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The Royal Australian and New Zealand College of Radiologists®

Contrast Medium: Gadolinium versus Iodine in patients with kidney problems

Prof Stacy Goergen
Date last modified: May 01, 2009


1. What is Contrast Medium?

Contrast media (sometimes called contrast agents or dye) are chemical substances used in medical X-ray, magnetic resonance imaging (MRI), computed tomography (CT), angiography, and occasionally ultrasound imaging.

Contrast media enhance and improve the quality of images (or pictures) so that the radiologist (a specialist doctor trained to interpret the images) can more accurately report on how your body is working and whether there is any disease or abnormality present.

Two commonly used contrast media are iodine-containing contrast medium and gadolinium contrast medium. These are used for CT scanning or angiography and MRI, respectively.

The radiologist performing the procedure is responsible for deciding if contrast medium is needed and which contrast medium will provide the best images, depending on which part of the body is being scanned and the reason for the scan. This decision will be based on the information provided to the radiologist by your doctor or specialist on the referral form, such as your medical history and what your doctor or specialist thinks may be wrong with you.


2. Why do I need Contrast Medium?

X-ray or radiography is the imaging of body structures using X-ray beams that are absorbed by different parts of the body in different ways  to create an image or picture and this includes CT scans (see Computed Tomography (CT) and Plain radiography/X-rays.) This makes different structures in the body look lighter or darker on the images, depending on what these structures are made of, i.e. soft tissue shows as dark grey and bone as light grey. This difference in how different parts of the body absorb and transmit the X-ray beam is called contrast.

MRI and ultrasound do not use radiation but also produce images of the body using a magnetic field, radiowaves, and sound energy, respectively.  (see Magnetic Resonance Imaging)and ultrasound scans use high frequency soundwaves (see Ultrasound).

The use of artificial contrast media enhances the contrast between different parts of the body. Contrast media is used to help distinguish between parts of the body that have a similar composition to provide a clearer image of how the body is working, or if there is any disease present.

With clearer images, the radiologist can provide your doctor with a more accurate diagnosis of your symptom or condition, to assist in deciding what treatment will be most appropriate.

Contrast media are not needed for every type of imaging test in order to obtain very high quality images. The radiologist will determine if the use of contrast will be helpful in your particular situation.


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3. Where can I find information about Iodine and Gadolinium Contrast Media?

The Inside Radiology website contains information on both iodine (see Iodine-containing contrast medium) and Gadolinium (see Gadolinium Contrast Medium). The information includes details of the risks and benefits of having these contrast media.

This information sheet deals with their use in patients whose kidney function is much less than normal. This is more common in older people and those who are on dialysis or who have had kidney surgery or kidney disease in the past. Contrast media are regarded as generally very safe for patients with normal kidney function.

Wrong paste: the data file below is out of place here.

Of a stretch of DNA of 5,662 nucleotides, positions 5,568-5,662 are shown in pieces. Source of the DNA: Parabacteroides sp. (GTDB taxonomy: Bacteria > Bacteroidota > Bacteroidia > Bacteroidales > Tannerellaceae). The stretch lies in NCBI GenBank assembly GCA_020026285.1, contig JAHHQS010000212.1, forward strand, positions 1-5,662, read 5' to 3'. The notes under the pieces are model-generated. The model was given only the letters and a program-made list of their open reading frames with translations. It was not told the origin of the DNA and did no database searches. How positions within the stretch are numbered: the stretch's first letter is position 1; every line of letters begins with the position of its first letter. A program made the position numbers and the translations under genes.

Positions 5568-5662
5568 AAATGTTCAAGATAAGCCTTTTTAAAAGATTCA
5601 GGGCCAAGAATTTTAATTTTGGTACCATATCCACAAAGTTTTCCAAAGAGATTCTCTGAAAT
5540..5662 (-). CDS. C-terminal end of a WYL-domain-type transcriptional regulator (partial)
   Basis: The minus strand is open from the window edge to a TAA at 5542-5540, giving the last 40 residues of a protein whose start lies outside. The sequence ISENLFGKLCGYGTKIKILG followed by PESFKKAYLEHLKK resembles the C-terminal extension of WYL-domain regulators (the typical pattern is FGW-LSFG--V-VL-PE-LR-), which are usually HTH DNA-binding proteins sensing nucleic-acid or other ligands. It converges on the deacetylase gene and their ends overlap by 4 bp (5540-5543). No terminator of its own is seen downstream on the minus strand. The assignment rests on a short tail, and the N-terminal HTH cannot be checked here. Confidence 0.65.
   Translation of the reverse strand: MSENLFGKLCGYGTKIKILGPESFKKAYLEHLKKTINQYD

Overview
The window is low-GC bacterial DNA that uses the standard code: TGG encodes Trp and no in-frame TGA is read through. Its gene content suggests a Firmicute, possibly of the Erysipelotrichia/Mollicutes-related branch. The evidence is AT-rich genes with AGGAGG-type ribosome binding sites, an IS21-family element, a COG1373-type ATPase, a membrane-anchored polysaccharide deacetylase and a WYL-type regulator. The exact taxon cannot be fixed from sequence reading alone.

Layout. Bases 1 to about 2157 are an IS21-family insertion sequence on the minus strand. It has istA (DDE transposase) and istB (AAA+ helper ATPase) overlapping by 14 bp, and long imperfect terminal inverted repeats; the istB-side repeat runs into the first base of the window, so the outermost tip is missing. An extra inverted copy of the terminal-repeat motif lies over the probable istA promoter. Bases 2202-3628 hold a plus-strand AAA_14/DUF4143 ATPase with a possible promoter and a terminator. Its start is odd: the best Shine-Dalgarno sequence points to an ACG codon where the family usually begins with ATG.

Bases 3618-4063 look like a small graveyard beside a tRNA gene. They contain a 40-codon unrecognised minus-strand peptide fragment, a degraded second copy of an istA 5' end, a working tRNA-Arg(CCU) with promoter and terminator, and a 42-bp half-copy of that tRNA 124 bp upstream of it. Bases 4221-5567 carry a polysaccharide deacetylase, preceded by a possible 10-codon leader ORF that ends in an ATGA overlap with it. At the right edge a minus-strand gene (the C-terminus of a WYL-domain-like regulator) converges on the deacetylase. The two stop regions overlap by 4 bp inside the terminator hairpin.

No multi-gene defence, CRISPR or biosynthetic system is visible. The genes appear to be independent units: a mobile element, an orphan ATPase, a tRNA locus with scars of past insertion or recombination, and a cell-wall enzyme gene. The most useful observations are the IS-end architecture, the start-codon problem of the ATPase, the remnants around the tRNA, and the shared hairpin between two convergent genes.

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4. What do I need to know about having Gadolinium Contrast Medium versus Iodine Contrast Medium if I do not have normal kidney function?

If you have reduced kidney function for any reason (in other words, your kidneys are not working as well as would normally be expected), you need to be aware of possible increased risks that may be associated with contrast injections (either iodine based contrast or gadolinium based contrast).

These risks need to be balanced with the benefits of the contrast media providing imaging that may result in a more accurate diagnosis of your symptoms or condition. It is also true that minor abnormality in kidney function means very little risk with gadolinium or iodine contrast agents but as kidney function gets worse, the risk increases.

Gadolinium based contrast media can cause a condition known as Nephrogenic Systemic Fibrosis (NSF) in patients with reduced kidney function. On the other hand, unlike iodine containing contrast media, they do not have the potential to cause a condition known as Contrast Induced Nephropathy (which results in temporary and sometimes permanent reduction in kidney function to those with an already existing kidney problem). On average, NSF occurs in about 5 in every hundred people (5%) who have very severe kidney function abnormalities and it is not seen in people with normal kidney function who have gadolinium. Permanent decrease in kidney function would be expected in about the same number of people with this severe level of abnormal kidney function if they had a moderate dose of iodine contrast, say for a CT scan or an angiogram.

The decision about whether you should have iodine based contrast media and a CT scan or gadolinium with an MRI or no contrast injection at all can be a difficult one if you have severely reduced kidney function. This decision is best made through discussion between you, your doctor, and the radiologist, and the risks versus the benefits of each of these options need to be considered for your particular situation. There is no right answer for everyone and it depends very much on your current problem and how this is best diagnosed and treated.


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5. What are Nephrogenic Systemic Fibrosis and Contrast Induced Nephropathy?

Nephrogenic Systemic Fibrosis (NSF) (also known as Nephrogenic Fibrosing Dermopathy)